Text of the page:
AirWatch Android SDK implementation walkthrough


This article helps demonstrate how to add the SDK to your project. Android Studio is being used for the example project throughout this article. If you do not have a prior version of AirWatch SDK, contact your account representative to request access. 


Acquiring the AirWatch Android SDK

The AirWatch SDK is available via the Resources portal of myAirWatch. To download the SDK, use the following steps:

  • Download the zipped SDK files
  • Unzip the SDK files
  • The SDK libraries are located in Android SDK 1.2.1 > libs; The AirWatch SDK_1.2.1.jar and son-2.1.jar files will need to be copied to the targeted project.


Adding the SDK jar files to the project

These jar files are generally added to the libs directory of the project. In the same project the libs directory is located within my "App" directory.

This particular sample project structure is as follows:


In the example Sample Terminal Output from the project that follows, notice the libs directory is located within the App directory. 



Android SDK_1.2.1.jar, gson-2.1.jar need to be manually copied to the libs directory. These files are located in the SDK that is downloaded from the AirWatch Resource portal and can be added using a file browser utility on your development machine. 



After completing the preceding steps, these libraries need to be specifically added to the Android Project. Completing this will allow you to use autocompletion features of the IDE. 

  1. Right click (Windows) or cmd click (Mac) on one of the library files.
  2. Select Add as Library
  3. Click OK to add the libraries to the project.
  4. The libraries have now been successfully added to the project. 


Link the Support library to your project

There are two ways to link the Support library to your project. The first method is to allow gradle to reach out and pull the jar down from the Internet (this is a preferred method). You can specify a specific version and get updates during the build process. The following screenshot is from the build.gradle file located in the "App" directory. 



The second option is by downloading the jar from the Internet and adding it the same way demonstrated previously for the other libraries. 


Add the receiver to the Manifest file (optional for SDK 1.2.1 and above)

In the following example, the AndroidManifest.xml file is located in App > src > main.



The following XML needs to be added to the manifest file for the project.

<receiver android:name="com.airwatch.sdk.AirWatchSDKBroadcastReceiver"
android:permission="com.airwatch.admin.sdk.BROADCAST" >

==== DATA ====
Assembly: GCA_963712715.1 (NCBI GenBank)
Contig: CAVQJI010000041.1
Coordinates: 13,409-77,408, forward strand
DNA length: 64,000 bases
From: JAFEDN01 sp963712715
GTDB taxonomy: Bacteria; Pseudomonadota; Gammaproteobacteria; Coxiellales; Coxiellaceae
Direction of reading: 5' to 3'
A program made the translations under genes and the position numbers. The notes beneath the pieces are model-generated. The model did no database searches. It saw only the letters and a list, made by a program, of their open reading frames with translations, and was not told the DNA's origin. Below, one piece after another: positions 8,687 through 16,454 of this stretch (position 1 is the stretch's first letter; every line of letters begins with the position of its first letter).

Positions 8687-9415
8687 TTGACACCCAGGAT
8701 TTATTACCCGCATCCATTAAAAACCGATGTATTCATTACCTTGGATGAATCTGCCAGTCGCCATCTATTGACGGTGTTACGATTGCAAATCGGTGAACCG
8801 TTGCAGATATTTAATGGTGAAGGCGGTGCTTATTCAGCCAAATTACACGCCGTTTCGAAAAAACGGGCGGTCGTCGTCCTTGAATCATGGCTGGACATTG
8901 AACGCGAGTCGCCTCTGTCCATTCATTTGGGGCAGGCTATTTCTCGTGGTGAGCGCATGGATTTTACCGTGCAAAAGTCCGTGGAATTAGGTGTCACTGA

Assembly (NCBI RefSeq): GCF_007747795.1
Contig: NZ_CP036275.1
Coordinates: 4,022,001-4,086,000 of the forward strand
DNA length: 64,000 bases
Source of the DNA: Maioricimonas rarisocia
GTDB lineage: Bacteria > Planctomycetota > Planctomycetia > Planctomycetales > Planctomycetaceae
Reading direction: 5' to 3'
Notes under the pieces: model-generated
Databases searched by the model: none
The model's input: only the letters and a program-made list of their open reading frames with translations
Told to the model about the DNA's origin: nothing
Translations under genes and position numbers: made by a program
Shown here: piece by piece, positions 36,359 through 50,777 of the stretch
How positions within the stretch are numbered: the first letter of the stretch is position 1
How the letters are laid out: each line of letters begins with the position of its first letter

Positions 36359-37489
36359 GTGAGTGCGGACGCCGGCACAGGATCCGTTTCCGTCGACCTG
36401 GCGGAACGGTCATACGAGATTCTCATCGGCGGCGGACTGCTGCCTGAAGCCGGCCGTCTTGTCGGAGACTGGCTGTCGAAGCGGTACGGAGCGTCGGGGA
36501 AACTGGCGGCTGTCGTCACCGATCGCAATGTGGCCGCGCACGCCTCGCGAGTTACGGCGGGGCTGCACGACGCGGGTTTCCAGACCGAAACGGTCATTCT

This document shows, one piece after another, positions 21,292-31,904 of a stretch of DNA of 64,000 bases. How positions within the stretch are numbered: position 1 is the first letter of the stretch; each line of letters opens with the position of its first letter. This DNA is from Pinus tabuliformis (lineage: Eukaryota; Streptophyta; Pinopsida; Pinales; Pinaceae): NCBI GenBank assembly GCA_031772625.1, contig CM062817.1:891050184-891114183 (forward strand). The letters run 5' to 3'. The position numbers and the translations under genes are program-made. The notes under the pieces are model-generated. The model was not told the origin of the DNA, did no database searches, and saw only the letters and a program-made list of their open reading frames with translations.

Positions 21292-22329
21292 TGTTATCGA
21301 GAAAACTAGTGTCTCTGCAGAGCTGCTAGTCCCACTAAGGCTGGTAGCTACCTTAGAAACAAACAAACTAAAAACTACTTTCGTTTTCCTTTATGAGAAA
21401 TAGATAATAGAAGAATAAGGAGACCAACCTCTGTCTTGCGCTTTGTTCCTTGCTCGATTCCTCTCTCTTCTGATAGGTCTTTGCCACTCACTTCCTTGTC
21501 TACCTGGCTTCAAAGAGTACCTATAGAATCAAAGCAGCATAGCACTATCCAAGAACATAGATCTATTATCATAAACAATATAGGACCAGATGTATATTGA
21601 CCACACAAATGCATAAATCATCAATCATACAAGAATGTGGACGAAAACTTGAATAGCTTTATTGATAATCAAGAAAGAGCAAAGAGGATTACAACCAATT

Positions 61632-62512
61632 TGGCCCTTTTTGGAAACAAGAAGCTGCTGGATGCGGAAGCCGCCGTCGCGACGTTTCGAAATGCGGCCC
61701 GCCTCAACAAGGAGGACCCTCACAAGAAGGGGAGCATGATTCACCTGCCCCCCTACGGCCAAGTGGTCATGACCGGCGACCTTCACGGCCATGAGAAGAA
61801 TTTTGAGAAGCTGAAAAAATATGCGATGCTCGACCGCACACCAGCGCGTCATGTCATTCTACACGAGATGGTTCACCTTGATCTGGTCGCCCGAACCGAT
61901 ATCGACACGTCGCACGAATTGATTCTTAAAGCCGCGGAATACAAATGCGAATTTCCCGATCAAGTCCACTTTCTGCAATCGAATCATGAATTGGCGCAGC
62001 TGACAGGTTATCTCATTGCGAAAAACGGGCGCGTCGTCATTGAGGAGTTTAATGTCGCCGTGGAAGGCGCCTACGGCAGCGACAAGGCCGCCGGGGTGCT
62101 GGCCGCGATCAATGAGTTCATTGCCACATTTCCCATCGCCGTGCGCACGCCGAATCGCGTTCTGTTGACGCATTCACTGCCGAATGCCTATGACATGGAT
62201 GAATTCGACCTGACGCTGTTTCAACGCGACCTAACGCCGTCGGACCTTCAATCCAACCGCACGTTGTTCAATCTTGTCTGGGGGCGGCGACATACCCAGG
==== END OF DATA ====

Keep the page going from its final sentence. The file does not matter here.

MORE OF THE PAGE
<action android:name="AppPackageID.airwatchsdk.BROADCAST" />


It is added within the <application> tag.



Implementing the AirWatchSDKIntentService class

The next step is to extend the AirWatchSDKBaseIntentService. This new class will have four callback methods within it. These callbacks will help extend some SDK functionality automatically after your Intent Service is implemented. The custom SDK Intent Service needs to be created at the application root directory and the specific implementation of each callback will need to be handled by the Developer depending on the Use case. 



Within the new Class, import the following four classes:

  • android.content.Context
  • com.airwatch.sdk.AirWatchSDKBaseIntentService
  • com.airwatch.sdk.profile.AnchorAppStatus
  • com.airwatch.sdk.profile.ApplicationProfile



Next, inherit from the AirWatchSDKBaseIntentService



Finally, add the following four methods that are required in our subclassed Intent Service:

  • onApplicationProfileReceived(Context context, String profileId, ApplicationProfile awAppProfile)
  • onClearAppDataCommandReceived(Context context)
  • onAnchorAppStatusReceived(Context ctx, AnchorAppStatus appStatus)
  • onAnchorAppUpgrade(Context ctx, boolean isUpgrade)



Finishing Up

The basic SDK functionality has been added to the project. The application can be built and deployed to devices. At this time there is not a large amount the SDK will be performing in the application and additional implementation will be required in order to fully implement the desired use cases. In order for the application to use the SDK properly, the application will need to be pushed as a managed application to devices enrolled into AirWatch. 

Have more questions? Submit a request


Article is closed for comments.